Plaque with Saint Aemilian, ca. 1060–80
Master Engelram and his son Redolfo
Elephant ivory inlaid with glass; 5 5/8 x 3 in. (14.3 x 7.6 cm)
The Cloisters Collection, 1987 (1987.89)
This plaque forms part of a larger set of ivories that once adorned a wooden reliquary box containing the relics of the Spanish saint Aemilian. It displays two scenes from the life of the saint, one placed on top of the other. In the lower register, a young Aemilian sits tending his flock of sheep. The text on the band above his head explains to the reader that this future shepherd of men was once a shepherd of sheep. In the upper register, the saint climbs a hill, identified in the text above the scene as Mount Distercio, a site visited by Saint Aemilian while seeking solitude during his life. The hand of God reaches into the scene, bestowing blessings on the saint. The scenes are taken directly from the written life of the saint, a rare instance of a literary account being translated in visual narrative without reliance on pictorial models.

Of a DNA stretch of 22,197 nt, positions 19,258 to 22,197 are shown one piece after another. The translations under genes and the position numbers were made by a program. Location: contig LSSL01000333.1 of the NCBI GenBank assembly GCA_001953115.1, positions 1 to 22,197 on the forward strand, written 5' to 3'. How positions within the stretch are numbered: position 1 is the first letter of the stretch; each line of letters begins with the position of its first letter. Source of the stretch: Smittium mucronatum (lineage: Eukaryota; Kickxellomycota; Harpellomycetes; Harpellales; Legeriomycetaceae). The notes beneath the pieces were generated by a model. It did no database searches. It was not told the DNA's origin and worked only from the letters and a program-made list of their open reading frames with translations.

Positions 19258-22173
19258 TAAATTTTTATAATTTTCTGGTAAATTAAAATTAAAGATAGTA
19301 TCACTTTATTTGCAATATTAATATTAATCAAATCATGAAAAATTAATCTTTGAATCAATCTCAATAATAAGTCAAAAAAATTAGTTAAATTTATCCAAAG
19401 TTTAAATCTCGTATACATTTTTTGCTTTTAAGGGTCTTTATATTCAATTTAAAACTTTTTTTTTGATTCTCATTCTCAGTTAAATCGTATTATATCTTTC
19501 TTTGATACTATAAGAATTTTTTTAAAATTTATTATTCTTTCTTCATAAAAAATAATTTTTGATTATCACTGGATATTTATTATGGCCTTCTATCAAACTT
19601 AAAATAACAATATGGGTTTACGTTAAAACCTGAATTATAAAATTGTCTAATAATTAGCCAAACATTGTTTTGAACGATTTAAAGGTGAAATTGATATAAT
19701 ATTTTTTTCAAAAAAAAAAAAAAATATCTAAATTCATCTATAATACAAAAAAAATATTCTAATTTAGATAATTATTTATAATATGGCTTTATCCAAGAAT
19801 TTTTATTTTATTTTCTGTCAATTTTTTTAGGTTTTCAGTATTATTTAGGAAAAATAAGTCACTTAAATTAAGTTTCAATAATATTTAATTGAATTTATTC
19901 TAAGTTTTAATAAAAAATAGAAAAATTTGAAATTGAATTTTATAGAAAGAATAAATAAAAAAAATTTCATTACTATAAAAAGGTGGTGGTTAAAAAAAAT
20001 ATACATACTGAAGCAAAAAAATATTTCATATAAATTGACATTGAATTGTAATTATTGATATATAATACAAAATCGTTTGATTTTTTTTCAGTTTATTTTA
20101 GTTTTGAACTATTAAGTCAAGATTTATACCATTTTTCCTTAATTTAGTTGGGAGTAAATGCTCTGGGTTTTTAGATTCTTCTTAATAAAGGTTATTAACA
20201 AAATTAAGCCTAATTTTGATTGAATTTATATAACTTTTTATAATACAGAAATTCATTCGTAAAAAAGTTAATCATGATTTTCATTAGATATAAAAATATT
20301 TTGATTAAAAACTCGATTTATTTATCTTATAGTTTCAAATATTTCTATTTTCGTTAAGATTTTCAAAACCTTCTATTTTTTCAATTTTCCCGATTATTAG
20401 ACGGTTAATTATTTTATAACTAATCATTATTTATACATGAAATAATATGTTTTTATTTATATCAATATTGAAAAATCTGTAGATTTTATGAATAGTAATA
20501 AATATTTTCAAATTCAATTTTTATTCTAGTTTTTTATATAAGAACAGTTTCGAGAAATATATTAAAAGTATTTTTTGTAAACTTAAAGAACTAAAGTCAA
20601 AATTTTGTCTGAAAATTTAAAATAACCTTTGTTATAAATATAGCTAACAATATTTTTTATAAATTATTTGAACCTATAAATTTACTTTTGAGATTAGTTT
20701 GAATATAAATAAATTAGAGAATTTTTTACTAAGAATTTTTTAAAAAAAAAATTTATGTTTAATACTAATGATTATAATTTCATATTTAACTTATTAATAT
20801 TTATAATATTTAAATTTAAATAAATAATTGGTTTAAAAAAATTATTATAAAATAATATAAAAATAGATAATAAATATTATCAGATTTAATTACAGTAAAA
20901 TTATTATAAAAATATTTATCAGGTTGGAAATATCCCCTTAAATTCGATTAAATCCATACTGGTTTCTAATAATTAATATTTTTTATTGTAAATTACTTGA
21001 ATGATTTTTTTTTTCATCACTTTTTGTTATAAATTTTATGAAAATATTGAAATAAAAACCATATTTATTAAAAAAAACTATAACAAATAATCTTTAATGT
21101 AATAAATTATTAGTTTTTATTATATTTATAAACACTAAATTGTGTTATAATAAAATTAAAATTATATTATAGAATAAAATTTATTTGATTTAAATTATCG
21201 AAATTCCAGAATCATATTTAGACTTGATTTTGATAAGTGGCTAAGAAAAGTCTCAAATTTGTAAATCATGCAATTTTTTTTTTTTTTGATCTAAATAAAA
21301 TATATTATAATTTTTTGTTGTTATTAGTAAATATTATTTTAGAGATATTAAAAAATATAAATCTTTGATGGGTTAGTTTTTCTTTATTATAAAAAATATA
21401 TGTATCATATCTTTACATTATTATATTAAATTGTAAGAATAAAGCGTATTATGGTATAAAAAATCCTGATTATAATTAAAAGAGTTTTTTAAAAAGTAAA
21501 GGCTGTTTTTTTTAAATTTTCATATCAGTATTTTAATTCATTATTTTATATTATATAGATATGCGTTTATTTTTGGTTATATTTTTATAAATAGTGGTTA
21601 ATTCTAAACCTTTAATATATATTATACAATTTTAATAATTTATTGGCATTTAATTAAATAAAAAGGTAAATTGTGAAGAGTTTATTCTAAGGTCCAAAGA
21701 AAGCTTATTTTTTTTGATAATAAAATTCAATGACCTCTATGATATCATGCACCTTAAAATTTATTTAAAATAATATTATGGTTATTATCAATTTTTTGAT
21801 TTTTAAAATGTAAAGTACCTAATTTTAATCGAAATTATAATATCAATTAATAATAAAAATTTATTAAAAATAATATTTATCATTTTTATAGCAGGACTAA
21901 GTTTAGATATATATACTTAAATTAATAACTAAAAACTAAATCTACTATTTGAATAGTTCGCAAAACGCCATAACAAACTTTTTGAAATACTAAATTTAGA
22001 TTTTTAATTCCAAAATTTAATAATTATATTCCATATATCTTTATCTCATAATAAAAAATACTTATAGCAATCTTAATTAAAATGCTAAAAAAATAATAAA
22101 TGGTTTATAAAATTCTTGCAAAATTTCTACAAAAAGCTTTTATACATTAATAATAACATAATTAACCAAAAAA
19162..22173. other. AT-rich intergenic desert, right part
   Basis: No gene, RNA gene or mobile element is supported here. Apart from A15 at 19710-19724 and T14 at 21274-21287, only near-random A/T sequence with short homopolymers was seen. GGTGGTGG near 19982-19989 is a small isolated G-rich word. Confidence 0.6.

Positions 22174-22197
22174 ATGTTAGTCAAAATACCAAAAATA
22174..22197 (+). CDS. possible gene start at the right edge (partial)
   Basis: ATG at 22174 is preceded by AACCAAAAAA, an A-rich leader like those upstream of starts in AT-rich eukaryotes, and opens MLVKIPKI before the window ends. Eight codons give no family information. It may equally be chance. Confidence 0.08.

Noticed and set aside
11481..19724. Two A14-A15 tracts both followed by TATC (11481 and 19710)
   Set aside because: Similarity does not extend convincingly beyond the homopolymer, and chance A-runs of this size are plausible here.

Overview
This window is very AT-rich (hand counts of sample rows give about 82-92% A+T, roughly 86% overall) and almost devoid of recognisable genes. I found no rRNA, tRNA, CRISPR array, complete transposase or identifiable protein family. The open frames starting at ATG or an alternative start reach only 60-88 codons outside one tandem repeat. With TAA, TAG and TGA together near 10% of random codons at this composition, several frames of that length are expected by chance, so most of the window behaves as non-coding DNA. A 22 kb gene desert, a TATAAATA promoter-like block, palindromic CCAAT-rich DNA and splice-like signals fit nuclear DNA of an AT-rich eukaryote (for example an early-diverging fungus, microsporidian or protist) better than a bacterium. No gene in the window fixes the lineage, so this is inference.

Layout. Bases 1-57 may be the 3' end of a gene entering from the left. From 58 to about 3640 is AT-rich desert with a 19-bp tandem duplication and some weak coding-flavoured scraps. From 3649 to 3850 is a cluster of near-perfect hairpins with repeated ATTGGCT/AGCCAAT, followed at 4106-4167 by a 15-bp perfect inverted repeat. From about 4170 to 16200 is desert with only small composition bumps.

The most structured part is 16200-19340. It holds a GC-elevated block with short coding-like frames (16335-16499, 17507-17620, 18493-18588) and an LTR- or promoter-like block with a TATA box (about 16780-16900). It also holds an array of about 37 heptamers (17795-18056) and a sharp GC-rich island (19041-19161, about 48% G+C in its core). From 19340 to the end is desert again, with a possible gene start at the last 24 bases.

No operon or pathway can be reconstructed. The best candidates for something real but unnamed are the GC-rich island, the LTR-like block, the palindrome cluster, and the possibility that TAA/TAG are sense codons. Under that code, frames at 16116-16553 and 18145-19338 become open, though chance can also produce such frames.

This ivory displays a deft handling of the surface, with incised and sculpted lines, drilled holes, and dark inlays used to emphasize, among other things, the eyes of the saint and the sheep. The rich treatment of the carved, engraved, and drilled surface details reflects strong influences from the art of Andalusia. The names of the ivory carvers, Master Engelram and his son Redolfo, appear on the shrine. These Germanic names suggest that foreign artists had a prominent place in the art of the pilgrimage road leading to the famous shrine of Saint James at Santiago de Compostela.